Regarding the degree of satisfaction by symptom site, 94% of the group I patients with palmar hyperhidrosis reported that the result of the sympathectomy was very good, and 3% considered the result good. Of the group II patients with palmar hyperhidrosis, 89% considered the result very good, and 6% stated that it was good. Of the group III patients with palmar hyperhidrosis, 80% considered the result very good, and 12% considered it good. Among the patients with axillary hyperhidrosis, the result of the sympathectomy was considered 'very good' by 82% of those in group I, 89% of those in group II, and 80% of those in group III, whereas the result was considered 'good' by 10% of the patients in group I, 5% of those in group II, and 12% of those in group III (Figures 3 and 4).
Hyperhidrosis can be primary (idiopathic) or secondary. Secondary hyperhidrosis can be caused by a variety of diseases or, occasionally, by the use of certain drugs, such as tricyclic antidepressants and venlafaxine. Regardless of type or cause, it is a socially embarrassing and functionally incapacitating condition.(20)
The efficacy of the sympathectomy in the control of palmar and axillary hyperhidrosis has been known for many decades. The complexity of the procedure (when cervical access is used), together with its morbidity when performed in conjunction with two axillary thoracotomies, has, until recently, restricted its use to selected cases.
The first sympathectomy for the treatment of hyperhidrosis was performed in 1920.21) Anterior cervical access was used. There was a great advance in the technique in 1942, when it was demonstrated that it was unnecessary to sacrifice the stellate ganglion in order to denervate the upper limb.(22) This fact is of great relevance, since it practically eliminated one of the most feared complications in thoracic sympathectomy, Claude Bernard-Horner syndrome.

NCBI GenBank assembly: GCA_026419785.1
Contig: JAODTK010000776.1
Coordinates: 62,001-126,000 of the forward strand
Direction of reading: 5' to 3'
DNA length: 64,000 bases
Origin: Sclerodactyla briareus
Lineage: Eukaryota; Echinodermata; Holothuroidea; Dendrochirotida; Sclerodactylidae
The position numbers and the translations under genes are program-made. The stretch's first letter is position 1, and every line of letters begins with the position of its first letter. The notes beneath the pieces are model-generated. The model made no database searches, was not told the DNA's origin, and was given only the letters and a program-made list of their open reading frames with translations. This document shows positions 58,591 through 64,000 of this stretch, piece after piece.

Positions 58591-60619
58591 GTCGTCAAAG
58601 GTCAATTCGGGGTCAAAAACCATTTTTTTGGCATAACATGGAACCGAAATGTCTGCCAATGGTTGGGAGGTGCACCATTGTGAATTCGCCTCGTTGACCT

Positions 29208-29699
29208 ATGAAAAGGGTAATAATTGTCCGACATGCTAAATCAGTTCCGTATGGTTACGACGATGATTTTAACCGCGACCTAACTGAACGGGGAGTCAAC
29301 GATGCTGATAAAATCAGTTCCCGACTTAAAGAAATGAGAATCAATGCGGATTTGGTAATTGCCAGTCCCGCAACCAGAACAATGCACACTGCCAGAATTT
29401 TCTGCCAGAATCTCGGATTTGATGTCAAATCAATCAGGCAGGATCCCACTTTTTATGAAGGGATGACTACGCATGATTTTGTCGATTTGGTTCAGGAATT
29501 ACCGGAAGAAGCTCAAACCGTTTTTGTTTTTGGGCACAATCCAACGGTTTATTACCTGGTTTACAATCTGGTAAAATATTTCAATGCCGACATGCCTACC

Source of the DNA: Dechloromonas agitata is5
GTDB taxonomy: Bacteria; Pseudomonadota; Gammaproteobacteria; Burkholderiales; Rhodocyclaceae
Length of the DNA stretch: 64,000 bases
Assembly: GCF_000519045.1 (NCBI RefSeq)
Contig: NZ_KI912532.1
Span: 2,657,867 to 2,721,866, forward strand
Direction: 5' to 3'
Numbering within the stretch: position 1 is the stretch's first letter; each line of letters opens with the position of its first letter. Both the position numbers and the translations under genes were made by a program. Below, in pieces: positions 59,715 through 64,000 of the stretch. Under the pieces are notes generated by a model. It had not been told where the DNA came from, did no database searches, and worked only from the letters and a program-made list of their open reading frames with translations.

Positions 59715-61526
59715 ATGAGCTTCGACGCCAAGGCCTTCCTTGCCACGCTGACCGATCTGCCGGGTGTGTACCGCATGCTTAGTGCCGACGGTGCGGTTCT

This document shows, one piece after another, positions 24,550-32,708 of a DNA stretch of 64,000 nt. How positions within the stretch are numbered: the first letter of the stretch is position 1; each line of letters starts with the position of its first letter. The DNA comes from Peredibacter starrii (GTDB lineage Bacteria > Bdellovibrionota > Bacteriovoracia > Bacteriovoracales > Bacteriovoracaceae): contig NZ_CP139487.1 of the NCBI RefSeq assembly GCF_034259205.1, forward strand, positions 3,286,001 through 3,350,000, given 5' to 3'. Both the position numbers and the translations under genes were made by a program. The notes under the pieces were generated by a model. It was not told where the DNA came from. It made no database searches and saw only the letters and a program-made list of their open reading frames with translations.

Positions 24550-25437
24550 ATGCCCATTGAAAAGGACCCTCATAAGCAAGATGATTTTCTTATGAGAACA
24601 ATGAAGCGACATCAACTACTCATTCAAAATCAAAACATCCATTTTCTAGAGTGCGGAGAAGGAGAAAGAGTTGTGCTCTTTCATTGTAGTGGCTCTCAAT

In 1949, another author described the axillary approach, and, in 1954, the same author reported a series of 26 operated patients, emphasizing the advantages of this approach when performing an open sympathectomy.(23) The minimally invasive approach to the sympathetic trunk started in 1942,(15) when the endoscopic sympathectomy was described, with local anesthesia, in semi-sitting position, with two entry portals.
In 1950,(11) the endoscopic method was demonstrated in 500 patients, increasing its popularity. With a few variations, this is the method currently used in most health care facilities.